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I read about this game as a kid, but my maths was never up to solving it:

The score starts at zero. Take a shuffled pack of cards and keep dealing face up until you reach the first Ace, at which the score becomes 1. Deal on until you reach the next 2, at which the score becomes 2, although you may not reach this if all the 2s came before the first Ace. If you reach 2, deal on until you reach the first 3, at which, if you reach it, the score becomes 3, and so on. What is the most likely final score? And how do you calculate the probability of any particular score?

I once wrote a program that performed this routine millions of times on randomised packs with different numbers of suits up to about 10. To my surprise, the most likely score for any pack seemed empirically to always be the same as the number of suits in the pack. I would love to see this proved, though it is beyond my powers.

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Usually one would expect an ask for the expected value, rather than the most likely value. btw, can you please post the results of you simulation? (It might help people get some ideas from the data etc). – Aryabhata May 15 '12 at 17:34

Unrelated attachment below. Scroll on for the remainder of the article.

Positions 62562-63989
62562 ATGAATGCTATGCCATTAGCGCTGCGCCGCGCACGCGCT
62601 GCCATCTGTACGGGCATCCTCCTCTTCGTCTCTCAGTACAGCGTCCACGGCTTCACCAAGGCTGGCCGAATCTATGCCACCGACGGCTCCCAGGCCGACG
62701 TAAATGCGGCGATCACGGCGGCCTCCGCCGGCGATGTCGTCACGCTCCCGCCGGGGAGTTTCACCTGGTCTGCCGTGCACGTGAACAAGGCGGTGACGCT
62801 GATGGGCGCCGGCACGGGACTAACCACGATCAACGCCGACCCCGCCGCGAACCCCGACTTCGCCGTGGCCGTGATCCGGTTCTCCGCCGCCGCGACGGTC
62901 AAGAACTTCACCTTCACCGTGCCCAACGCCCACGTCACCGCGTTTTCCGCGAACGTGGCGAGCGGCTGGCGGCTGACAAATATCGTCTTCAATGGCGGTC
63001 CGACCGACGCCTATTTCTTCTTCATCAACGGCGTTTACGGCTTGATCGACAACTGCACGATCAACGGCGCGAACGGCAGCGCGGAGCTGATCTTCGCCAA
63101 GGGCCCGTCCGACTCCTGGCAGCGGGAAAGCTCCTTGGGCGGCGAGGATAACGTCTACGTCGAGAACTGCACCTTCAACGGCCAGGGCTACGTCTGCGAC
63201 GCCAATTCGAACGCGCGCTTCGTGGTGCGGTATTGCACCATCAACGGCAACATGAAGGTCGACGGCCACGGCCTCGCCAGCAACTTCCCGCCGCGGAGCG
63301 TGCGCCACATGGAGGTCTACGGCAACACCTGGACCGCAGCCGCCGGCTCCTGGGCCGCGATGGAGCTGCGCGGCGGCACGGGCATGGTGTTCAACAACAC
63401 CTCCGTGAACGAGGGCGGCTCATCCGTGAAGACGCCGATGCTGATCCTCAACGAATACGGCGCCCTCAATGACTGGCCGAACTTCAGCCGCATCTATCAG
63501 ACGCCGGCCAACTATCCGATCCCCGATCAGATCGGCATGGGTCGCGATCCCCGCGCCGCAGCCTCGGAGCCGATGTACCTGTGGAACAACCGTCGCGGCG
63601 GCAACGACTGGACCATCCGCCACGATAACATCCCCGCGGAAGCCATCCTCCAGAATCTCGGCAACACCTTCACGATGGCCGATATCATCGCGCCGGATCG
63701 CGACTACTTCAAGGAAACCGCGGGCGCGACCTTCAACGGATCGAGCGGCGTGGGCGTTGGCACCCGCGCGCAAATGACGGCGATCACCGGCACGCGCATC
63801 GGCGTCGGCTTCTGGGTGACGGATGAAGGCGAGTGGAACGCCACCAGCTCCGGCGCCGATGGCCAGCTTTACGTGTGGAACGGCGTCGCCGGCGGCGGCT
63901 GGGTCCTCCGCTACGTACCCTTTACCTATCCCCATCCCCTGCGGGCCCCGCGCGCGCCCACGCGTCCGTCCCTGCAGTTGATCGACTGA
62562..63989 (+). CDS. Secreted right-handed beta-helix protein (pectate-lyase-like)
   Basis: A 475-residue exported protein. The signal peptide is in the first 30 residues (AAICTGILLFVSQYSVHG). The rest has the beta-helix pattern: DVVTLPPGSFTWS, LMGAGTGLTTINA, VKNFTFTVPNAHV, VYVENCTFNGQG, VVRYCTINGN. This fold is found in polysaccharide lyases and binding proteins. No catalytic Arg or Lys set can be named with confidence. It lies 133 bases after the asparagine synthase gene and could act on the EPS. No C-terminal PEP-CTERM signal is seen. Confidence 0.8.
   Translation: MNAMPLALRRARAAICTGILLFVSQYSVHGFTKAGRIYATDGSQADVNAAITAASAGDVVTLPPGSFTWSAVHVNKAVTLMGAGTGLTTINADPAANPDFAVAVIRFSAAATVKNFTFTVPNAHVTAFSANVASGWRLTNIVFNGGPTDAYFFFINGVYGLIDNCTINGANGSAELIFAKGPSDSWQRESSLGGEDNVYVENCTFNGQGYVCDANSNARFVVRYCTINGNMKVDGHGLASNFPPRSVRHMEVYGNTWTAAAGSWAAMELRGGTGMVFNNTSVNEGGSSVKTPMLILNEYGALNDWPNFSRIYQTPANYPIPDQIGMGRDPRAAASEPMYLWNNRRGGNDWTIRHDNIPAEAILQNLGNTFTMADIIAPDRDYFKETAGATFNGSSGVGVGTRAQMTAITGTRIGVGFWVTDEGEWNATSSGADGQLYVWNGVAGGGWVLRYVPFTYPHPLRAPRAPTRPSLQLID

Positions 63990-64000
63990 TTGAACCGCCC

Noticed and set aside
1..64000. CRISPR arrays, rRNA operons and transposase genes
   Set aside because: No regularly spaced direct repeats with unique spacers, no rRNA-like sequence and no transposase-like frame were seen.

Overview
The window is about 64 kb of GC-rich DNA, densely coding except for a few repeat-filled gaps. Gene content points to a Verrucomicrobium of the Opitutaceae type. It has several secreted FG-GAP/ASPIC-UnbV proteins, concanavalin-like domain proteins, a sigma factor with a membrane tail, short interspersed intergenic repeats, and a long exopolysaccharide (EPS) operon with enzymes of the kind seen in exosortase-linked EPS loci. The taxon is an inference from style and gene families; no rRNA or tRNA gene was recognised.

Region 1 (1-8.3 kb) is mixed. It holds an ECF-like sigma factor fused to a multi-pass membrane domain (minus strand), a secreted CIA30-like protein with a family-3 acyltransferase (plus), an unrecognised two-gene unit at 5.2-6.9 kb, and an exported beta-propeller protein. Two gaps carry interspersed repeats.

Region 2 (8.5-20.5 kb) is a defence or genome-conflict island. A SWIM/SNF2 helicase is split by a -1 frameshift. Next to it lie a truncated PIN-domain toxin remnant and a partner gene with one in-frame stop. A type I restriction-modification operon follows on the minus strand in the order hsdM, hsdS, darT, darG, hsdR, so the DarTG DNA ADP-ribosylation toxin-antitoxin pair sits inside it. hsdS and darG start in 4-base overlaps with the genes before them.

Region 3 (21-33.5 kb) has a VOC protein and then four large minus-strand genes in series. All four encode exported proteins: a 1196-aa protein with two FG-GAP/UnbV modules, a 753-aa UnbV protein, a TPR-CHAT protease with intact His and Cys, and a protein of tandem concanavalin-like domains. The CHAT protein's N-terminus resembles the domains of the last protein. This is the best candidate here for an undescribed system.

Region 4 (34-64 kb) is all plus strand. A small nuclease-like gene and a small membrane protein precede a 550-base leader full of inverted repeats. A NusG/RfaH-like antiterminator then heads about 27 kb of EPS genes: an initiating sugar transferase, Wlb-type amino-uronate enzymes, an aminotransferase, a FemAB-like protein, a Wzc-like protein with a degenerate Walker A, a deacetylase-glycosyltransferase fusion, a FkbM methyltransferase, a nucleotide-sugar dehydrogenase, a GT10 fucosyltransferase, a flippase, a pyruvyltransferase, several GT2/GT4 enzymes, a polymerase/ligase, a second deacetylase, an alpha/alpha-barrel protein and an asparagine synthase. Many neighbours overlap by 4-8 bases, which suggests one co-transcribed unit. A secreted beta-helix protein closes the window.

Thanks Dustan! Here is my version, showing raw results. Each suit was tested 10,000,000 times.… – gostone May 15 '12 at 19:28
I'll remove mine, since it contains superfluous information per the discussion below. – Dustan Levenstein May 15 '12 at 20:58
up vote 7 down vote accepted

Getting an average score of the number of suits doesn't surprise me. Intuitively, it takes $13$ cards to get the first ace, which uses up one suit full. Then $13$ more cards should get you a $2$, etc. Clearly this is a very rough argument. But when the number of suites gets very high you can only get a score of 13.

You can exactly calculate the chance of any given score, but it gets messier as you go up. To get $1,$ you have to have all the $2$'s before the first $1$. You can ignore the rest of the cards. If there are $n$ suits, the probability of this is $\frac {n!^2}{(2n)!}$. To get $2$, you need all the $3$'s before the first $2$ that is after the first $1$. You can enumerate the allowable orders of $1$'s, $2$'s, and $3$'s and calculate the probability.

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This intuitive argument isn't quite right, because the number of ranks can be infinite, with exactly the same results. – gostone May 15 '12 at 19:51
On second thoughts that probably makes no difference to your argument! – gostone May 15 '12 at 20:01
@gostone:to calculate the probability of any given finite number, any higher cards than the next one can be ignored. However, if the ranks are truly infinite (as opposed to very large finite), you should make an argument about convergence – Ross Millikan May 15 '12 at 20:17

For small number of suits simulation confirms the hypothesis. Here is result for $n=4$ suits and $N=10^6$ trials:

$n=4$, $N=10^6$

But for greater number of suits it seems to become a local maximum, the largest value being 13. For $n=8$ and $n=10$ suits, $N=10^6$ it is